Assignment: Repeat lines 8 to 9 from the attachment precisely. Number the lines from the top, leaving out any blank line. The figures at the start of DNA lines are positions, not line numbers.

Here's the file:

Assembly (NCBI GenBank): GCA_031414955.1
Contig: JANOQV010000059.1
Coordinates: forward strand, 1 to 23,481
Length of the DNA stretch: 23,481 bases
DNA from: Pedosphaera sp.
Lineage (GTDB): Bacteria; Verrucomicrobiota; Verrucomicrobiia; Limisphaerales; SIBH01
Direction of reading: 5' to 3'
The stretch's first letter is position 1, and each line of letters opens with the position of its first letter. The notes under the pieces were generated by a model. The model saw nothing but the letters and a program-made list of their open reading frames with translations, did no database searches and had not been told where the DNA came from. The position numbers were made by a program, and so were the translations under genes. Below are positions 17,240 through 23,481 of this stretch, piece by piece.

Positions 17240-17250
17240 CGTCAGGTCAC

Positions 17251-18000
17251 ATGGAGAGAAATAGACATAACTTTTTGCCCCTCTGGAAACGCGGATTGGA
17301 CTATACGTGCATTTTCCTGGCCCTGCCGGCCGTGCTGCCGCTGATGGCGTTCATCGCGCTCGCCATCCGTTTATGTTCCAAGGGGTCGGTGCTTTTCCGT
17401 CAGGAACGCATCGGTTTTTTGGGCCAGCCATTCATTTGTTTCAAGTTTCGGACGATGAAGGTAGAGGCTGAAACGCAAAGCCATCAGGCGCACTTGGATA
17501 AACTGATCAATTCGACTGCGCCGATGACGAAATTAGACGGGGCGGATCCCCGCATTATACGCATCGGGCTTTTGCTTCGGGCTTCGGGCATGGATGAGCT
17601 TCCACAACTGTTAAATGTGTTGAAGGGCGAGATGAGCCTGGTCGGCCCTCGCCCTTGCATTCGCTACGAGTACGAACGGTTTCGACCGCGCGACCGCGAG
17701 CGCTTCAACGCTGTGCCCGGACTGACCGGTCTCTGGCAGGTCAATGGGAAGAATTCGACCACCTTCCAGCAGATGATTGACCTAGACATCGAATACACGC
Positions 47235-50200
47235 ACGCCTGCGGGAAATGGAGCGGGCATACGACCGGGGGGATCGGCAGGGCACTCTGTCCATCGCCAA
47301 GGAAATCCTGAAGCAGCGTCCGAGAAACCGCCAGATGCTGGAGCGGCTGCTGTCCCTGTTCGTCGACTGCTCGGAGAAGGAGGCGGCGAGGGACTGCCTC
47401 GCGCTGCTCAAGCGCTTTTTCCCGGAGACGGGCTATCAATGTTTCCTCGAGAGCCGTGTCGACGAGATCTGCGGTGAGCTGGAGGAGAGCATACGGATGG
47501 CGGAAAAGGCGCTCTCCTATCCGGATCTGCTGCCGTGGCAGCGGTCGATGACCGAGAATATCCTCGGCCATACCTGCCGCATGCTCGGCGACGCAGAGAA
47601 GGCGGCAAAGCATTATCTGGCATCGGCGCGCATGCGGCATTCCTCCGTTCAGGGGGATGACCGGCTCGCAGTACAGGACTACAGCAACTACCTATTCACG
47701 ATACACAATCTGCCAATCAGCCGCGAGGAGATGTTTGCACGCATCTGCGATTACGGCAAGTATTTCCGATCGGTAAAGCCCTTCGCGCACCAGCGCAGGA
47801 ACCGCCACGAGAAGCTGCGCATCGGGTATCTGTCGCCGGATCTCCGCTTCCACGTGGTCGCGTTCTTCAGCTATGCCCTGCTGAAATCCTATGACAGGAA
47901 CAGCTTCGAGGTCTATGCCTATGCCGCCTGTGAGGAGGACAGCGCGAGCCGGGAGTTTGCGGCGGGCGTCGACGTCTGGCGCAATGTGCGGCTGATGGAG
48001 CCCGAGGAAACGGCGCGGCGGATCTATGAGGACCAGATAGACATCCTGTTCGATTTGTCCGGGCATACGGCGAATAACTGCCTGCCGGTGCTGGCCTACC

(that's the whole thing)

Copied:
The stretch's first letter is position 1, and each line of letters opens with the position of its first letter. The notes under the pieces were generated by a model. The model saw nothing but the letters and a program-made list of their open reading frames with translations, did no database searches and had not been told where the DNA came from. The position numbers were made by a program, and so were the translations under genes. Below are positions 17,240 through 23,481 of this stretch, piece by piece.

Positions 17240-17250